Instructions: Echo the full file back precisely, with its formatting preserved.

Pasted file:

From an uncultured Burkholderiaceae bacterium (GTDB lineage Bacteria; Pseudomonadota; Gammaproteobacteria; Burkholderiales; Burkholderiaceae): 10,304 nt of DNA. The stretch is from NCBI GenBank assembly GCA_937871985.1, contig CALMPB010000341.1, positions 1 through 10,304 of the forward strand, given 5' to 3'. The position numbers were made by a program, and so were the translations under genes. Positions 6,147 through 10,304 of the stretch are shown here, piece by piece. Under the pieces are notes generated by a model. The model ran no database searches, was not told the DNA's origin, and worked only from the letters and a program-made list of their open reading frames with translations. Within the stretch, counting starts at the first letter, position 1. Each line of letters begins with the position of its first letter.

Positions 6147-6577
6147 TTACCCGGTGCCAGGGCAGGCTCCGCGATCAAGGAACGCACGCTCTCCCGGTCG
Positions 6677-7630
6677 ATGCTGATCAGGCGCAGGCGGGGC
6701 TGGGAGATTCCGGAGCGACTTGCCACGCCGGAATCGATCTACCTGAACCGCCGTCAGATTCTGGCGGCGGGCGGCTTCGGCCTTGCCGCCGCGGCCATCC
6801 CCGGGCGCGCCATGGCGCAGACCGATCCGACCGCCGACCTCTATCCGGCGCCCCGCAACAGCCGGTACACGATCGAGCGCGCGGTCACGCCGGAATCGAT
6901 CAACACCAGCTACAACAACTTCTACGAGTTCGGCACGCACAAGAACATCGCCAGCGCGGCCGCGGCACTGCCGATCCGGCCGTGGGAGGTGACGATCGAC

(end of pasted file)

From an uncultured Burkholderiaceae bacterium (GTDB lineage Bacteria; Pseudomonadota; Gammaproteobacteria; Burkholderiales; Burkholderiaceae): 10,304 nt of DNA. The stretch is from NCBI GenBank assembly GCA_937871985.1, contig CALMPB010000341.1, positions 1 through 10,304 of the forward strand, given 5' to 3'. The position numbers were made by a program, and so were the translations under genes. Positions 6,147 through 10,304 of the stretch are shown here, piece by piece. Under the pieces are notes generated by a model. The model ran no database searches, was not told the DNA's origin, and worked only from the letters and a program-made list of their open reading frames with translations. Within the stretch, counting starts at the first letter, position 1. Each line of letters begins with the position of its first letter.

Positions 6147-6577
6147 TTACCCGGTGCCAGGGCAGGCTCCGCGATCAAGGAACGCACGCTCTCCCGGTCG
Positions 6677-7630
6677 ATGCTGATCAGGCGCAGGCGGGGC
6701 TGGGAGATTCCGGAGCGACTTGCCACGCCGGAATCGATCTACCTGAACCGCCGTCAGATTCTGGCGGCGGGCGGCTTCGGCCTTGCCGCCGCGGCCATCC
6801 CCGGGCGCGCCATGGCGCAGACCGATCCGACCGCCGACCTCTATCCGGCGCCCCGCAACAGCCGGTACACGATCGAGCGCGCGGTCACGCCGGAATCGAT
6901 CAACACCAGCTACAACAACTTCTACGAGTTCGGCACGCACAAGAACATCGCCAGCGCGGCCGCGGCACTGCCGATCCGGCCGTGGGAGGTGACGATCGAC